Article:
Developer's role in forest measure draws criticism Some say Hill has pressured county officials

November 12, 1992|By Kerry O'Rourke and Greg Tasker | Kerry O'Rourke and Greg Tasker,Staff Writers

Local efforts to preserve Carroll's forests may be in jeopardy because developers -- particularly one -- have pressured the county commissioners, some involved in the efforts contend.

Today the commissioners are expected to decide whether to support a forest conservation law drafted by a county citizens group or one written by the state.

Developers -- the most visible being Carroll's largest, Martin K.P. Hill of Manchester -- support the state law, which they say is less stringent than Carroll's and would be less costly to follow.

Some supporters of the county law say Mr. Hill has impeded the process in looking out for his own interest.

Mr. Hill, who has built about 1,800 Carroll homes in the past 21 years, has at least two developments, in Eldersburg and Hampstead, that county officials said could be affected by forest conservation.

Mr. Hill, however, said both have received preliminary approval and would not be affected by the law.

"I don't have a personal ax to grind," he said.

His building company, Masonry Contractors Inc., has sales of $29 million a year, he said yesterday. He also builds homes in Frederick and Howard counties and Pennsylvania.

"Marty Hill is not an ogre. He's not a venal person. But Marty Hill is a capitalist. Marty Hill is in the business of making every buck he can make," Westminster Mayor W. Benjamin Brown said.

"It's not right to give any special interest greater access than is given to the general public. That's what's going on at the County Office Building.

"You may as well have an office with Marty Hill's name on it in the county," the mayor said.

At stake for Mr. Hill and other developers is how they go about clearing land for development.

Last week, Commissioner President Donald I. Dell appeared to be leaning toward supporting the state law when he expressed concerns about the proposed county law at a staff meeting.

Local governments are required to either adopt the state plan or develop one of their own that is at least as stringent as the state's.

This week, Mr. Dell said the consensus of public opinion is that the county plan is better, but he is undecided about which plan he will support. Commissioner Julia W. Gouge said she is undecided, and Commissioner Elmer C. Lippy said he "emphatically" supports the county law.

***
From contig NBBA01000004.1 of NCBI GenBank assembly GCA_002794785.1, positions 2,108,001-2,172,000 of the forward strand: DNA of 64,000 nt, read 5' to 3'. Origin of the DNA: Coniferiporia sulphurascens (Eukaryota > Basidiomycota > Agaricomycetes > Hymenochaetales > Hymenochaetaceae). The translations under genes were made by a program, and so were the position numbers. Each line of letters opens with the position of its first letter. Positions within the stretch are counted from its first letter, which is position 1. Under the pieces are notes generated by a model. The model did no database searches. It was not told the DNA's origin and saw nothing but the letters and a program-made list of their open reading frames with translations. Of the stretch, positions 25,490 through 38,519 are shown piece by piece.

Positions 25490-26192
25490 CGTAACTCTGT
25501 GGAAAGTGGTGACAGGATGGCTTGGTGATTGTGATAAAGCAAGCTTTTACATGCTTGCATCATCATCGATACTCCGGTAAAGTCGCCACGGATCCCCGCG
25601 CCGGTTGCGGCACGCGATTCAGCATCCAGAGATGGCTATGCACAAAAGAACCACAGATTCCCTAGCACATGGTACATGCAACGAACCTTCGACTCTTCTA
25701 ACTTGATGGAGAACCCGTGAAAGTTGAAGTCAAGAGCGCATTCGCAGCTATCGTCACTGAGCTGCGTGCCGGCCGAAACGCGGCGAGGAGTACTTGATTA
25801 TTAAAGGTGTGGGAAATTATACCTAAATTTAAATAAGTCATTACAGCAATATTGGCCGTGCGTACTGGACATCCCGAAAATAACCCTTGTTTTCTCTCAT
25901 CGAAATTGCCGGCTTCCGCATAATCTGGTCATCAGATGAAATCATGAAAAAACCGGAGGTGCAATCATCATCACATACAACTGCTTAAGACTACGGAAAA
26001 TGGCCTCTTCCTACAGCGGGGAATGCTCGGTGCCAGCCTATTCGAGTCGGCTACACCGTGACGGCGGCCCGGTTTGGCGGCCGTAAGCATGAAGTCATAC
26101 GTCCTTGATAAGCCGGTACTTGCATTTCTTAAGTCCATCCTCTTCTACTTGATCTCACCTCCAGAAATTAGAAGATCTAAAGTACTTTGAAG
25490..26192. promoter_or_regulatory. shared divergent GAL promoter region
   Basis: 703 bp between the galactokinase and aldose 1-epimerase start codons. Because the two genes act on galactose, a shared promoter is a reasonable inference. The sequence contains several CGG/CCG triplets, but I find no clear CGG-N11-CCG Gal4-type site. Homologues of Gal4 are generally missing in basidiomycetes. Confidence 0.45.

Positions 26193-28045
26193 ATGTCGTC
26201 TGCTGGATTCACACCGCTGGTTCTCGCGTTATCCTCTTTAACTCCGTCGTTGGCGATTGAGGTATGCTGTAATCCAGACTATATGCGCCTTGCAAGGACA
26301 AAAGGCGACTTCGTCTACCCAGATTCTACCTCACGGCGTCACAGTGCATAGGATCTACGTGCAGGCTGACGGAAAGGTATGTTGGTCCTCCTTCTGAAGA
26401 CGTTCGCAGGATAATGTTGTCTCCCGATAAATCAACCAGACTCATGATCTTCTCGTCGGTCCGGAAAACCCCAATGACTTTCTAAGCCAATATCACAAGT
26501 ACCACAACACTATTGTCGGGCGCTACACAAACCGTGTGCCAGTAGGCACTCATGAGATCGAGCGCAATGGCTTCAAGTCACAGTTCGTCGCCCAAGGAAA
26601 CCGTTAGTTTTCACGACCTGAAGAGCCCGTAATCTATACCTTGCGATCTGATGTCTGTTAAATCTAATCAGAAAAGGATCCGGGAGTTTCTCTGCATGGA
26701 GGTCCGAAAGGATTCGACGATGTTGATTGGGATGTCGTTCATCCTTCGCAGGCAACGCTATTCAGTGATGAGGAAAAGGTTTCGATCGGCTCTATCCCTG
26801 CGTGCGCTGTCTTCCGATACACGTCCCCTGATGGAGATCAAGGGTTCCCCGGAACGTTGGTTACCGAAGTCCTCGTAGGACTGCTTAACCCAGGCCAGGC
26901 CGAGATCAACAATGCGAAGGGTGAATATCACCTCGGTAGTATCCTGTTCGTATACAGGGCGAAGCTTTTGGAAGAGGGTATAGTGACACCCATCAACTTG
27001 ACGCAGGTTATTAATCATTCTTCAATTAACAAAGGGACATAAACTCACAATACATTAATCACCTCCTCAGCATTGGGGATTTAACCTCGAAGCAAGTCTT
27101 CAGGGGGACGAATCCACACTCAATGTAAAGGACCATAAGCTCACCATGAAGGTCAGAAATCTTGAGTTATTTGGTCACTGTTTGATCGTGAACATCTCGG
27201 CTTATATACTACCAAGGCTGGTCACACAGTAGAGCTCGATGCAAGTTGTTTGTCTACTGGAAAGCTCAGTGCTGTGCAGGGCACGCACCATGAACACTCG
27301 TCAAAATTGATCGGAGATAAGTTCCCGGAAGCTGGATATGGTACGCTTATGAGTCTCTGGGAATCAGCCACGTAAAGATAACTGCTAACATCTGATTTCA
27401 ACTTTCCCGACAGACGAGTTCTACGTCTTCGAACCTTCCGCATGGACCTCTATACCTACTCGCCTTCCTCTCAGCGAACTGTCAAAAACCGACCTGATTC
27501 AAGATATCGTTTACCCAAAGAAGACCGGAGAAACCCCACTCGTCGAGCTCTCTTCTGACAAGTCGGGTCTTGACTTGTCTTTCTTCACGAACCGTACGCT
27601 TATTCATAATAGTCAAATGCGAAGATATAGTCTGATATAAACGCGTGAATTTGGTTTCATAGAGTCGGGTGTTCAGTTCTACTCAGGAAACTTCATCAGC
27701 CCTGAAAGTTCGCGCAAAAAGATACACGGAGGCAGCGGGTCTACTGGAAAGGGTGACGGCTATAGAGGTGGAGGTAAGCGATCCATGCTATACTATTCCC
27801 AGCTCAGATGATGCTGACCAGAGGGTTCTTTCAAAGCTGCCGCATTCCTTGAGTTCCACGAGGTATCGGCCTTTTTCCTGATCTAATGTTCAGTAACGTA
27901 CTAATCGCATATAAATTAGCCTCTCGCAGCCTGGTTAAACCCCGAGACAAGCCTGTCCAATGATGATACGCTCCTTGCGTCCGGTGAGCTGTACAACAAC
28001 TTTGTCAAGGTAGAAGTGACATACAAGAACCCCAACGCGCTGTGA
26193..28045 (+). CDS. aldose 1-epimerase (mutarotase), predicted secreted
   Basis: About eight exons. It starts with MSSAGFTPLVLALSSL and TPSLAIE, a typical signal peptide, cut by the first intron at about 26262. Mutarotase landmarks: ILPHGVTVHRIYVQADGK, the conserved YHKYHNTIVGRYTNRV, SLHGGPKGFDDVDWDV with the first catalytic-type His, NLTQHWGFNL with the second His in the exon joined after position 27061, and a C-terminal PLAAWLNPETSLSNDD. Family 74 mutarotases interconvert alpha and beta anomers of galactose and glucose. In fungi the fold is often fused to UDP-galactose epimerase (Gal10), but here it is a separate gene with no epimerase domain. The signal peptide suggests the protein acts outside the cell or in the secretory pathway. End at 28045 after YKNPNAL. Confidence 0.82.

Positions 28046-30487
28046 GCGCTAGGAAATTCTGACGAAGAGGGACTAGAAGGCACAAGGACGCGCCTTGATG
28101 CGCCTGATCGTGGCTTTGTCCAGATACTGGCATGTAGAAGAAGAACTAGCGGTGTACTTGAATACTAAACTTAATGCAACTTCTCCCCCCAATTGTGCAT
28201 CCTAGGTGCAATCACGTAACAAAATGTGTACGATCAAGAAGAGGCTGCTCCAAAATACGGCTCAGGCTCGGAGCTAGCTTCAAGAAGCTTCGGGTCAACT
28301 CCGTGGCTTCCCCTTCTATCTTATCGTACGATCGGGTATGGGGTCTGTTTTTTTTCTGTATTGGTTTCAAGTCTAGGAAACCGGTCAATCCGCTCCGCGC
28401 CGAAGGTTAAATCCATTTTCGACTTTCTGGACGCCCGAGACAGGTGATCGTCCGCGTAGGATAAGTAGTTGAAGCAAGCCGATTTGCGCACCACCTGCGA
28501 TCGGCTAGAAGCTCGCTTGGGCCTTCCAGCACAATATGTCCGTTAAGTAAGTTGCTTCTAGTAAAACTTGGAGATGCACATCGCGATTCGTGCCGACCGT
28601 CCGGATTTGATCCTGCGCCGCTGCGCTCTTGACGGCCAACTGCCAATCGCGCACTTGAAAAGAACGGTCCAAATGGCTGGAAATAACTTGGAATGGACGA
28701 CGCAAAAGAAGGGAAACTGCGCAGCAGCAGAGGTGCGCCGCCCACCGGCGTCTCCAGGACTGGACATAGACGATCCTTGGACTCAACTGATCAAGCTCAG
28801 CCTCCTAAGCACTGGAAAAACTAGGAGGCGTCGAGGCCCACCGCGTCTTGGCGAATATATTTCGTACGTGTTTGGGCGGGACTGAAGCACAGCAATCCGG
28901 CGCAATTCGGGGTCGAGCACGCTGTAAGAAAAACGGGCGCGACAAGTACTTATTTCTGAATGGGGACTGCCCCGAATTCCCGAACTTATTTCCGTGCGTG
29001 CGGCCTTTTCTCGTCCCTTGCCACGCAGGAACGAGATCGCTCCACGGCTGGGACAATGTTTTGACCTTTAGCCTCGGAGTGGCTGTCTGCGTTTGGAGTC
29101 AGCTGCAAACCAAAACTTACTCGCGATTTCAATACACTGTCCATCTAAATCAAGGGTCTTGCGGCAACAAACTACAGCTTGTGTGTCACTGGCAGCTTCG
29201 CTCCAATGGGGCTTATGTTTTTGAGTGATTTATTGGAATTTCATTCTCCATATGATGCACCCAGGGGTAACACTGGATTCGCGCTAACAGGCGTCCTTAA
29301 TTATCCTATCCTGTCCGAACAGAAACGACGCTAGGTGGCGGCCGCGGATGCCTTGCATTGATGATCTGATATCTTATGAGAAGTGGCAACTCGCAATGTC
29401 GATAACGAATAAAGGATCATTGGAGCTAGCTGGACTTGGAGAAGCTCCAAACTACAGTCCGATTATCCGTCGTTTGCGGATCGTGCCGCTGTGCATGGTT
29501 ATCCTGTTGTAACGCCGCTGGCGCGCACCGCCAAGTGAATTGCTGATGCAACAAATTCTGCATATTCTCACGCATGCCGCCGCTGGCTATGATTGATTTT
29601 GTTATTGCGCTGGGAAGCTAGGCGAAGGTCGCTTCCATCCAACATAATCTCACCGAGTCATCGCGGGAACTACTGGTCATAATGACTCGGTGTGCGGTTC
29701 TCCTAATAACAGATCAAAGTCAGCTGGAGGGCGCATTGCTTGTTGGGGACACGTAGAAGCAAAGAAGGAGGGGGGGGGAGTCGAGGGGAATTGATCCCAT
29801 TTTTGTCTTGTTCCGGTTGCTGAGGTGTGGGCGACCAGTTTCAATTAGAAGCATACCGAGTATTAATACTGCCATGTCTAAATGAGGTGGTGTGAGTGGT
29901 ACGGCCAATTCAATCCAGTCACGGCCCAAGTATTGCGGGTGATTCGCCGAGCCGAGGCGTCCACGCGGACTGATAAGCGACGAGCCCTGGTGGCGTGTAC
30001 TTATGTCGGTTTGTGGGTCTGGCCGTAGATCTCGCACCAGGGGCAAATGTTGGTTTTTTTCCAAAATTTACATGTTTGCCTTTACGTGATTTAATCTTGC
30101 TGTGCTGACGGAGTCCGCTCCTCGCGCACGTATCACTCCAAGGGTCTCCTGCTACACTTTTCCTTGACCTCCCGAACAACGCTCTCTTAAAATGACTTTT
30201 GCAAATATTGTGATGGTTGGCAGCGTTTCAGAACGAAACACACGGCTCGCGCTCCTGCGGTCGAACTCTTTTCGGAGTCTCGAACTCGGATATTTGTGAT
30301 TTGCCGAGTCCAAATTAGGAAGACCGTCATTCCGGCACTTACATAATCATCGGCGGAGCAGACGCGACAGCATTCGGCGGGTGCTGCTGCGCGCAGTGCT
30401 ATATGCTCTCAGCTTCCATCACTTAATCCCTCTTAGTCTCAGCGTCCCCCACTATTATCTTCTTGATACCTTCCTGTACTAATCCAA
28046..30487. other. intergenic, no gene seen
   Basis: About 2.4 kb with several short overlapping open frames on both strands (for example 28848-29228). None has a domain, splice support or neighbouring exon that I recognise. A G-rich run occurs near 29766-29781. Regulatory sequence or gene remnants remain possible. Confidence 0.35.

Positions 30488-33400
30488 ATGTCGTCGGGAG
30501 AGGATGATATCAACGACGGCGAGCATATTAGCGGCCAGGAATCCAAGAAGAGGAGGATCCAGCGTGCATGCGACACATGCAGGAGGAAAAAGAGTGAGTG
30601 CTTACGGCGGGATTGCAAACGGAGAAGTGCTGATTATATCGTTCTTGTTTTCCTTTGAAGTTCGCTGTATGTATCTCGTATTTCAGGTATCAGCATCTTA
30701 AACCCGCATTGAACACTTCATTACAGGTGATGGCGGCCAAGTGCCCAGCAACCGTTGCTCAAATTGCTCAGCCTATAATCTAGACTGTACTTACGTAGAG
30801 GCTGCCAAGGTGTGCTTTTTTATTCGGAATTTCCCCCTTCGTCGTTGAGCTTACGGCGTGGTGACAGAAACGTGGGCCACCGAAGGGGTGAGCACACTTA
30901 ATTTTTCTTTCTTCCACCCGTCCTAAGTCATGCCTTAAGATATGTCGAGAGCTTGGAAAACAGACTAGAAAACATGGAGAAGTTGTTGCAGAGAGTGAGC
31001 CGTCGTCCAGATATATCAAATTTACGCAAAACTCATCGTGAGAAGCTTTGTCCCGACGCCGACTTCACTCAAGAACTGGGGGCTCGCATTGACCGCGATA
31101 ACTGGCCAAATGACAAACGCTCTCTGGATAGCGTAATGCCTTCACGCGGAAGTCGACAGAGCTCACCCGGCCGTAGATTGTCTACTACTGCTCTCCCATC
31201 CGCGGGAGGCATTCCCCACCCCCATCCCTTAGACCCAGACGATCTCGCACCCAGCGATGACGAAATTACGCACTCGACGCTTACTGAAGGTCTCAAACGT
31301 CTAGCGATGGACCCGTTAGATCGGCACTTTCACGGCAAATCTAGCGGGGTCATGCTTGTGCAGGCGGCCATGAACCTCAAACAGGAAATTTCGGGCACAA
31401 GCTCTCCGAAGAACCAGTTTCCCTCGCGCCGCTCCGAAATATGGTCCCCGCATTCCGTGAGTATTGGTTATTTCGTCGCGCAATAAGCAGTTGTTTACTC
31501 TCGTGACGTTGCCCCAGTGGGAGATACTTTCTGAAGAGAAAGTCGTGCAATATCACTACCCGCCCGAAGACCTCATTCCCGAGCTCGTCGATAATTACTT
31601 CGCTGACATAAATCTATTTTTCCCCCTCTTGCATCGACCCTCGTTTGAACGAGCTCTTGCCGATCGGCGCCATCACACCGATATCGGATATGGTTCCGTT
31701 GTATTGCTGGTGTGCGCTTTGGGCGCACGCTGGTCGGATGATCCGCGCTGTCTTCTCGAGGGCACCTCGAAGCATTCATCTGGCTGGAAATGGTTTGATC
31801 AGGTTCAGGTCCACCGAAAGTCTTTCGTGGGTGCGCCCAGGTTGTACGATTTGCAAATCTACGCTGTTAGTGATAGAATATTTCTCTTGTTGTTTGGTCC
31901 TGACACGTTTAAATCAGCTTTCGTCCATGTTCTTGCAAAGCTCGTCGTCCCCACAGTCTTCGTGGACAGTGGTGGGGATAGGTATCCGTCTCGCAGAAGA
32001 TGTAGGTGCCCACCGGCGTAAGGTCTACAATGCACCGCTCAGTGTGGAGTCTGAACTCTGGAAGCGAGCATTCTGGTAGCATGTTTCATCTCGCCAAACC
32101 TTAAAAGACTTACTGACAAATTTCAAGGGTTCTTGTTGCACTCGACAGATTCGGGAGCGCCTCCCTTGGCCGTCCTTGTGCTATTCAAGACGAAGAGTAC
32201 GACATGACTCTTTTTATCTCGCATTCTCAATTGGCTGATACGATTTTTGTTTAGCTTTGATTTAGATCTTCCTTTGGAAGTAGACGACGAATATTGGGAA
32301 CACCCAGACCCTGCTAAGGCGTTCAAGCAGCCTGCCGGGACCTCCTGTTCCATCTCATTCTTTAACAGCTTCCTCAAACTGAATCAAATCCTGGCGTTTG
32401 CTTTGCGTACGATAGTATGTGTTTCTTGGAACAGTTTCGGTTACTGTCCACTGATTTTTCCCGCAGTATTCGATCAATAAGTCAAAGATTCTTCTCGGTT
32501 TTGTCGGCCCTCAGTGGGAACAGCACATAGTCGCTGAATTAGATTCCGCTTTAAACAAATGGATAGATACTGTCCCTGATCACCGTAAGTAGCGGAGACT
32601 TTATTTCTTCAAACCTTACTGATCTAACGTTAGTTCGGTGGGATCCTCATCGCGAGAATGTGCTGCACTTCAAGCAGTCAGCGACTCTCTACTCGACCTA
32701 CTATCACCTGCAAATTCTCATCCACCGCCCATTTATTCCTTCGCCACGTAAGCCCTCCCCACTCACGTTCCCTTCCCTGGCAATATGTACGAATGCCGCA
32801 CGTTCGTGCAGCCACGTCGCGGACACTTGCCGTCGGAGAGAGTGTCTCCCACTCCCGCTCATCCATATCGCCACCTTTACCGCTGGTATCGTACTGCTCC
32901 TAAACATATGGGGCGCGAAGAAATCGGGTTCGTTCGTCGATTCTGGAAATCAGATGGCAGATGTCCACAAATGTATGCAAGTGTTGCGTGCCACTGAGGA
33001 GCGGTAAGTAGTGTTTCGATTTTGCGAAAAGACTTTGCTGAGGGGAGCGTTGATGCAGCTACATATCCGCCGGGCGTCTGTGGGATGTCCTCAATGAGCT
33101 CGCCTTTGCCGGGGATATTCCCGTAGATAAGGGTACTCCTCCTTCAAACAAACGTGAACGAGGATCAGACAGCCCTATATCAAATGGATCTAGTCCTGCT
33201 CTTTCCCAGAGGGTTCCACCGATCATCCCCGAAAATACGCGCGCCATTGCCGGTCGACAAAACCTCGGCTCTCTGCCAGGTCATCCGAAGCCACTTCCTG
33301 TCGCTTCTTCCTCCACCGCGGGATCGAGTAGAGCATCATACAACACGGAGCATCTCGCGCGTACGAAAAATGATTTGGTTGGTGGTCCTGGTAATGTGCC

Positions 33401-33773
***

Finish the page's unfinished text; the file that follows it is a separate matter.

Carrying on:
During the past year and a half, Mr. Hill or his staff have voiced opinions to the commissioners in letters and at public hearings, work sessions and at staff meetings.

Last spring, as the commissioners were ready to appoint a homebuilder to the committee, Mr. Brown argued against special-interest representation. The proper time for special-interest groups to comment was at public hearings, he said.

Still, the commissioners named Thomas M. Ballentine, assistant director for government affairs at the Home Builders Association of Maryland, to the committee after county staffer Neil Ridgely quit the committee in protest on March 18.

Mr. Ridgely, Carroll's program manager for landscaping and forest conservation, said Mr. Hill had interfered in the process.

On March 9, Mr. Hill wrote a letter to Mr. Lippy accusing county staff members of "using omissions, half truths and outright falsehoods" to oppose the state ordinance.

Mr. Ridgely said yesterday that the homebuilders have had too much input: "Their harangue can be burdensome."

Frank Grabowski, a Westminster engineer who chaired the committee, said Mr. Hill should not have been allowed to comment after the public record on the ordinance was closed in October.

"He has spoken at meetings where he should have been there to witness, not to partake," Mr. Grabowski said. "Those meetings are open -- I think not for public participation but for public witness."

Mr. Hill and his assistant James Piet regularly attended meetings with commissioners and their staff members on the proposed law. Mr. Hill sometimes sat at the work table with the commissioners and made comments. The developer often was the only person at the meetings who was not a county staff member or news reporter.

Mr. Hill said yesterday he made comments only when asked. It's the commissioners' decision to allow comments from the public at staff meetings, he said.

"I am doing it as a representative of the industry," he added.

The president of the Carroll County Chapter of the Home Builders Association of Maryland agreed.

"Marty is representing builders, all builders," said Jeffrey Powers, a Westminster builder. "The issues he raised have been beneficial to all concerned. A lot of our input was taken to heart."

Teresa Bamberger, Mount Airy town planner and a member of the committee, said she and other town representatives who support the local law haven't been able to attend staff meetings.

"I'm frustrated that we don't have the time," she said. "If there's an imbalance in representation in interested parties -- that's why. It's not for lack of interest on our part."

Mrs. Bamberger and others argue that developers don't have the best interests of the public at heart.

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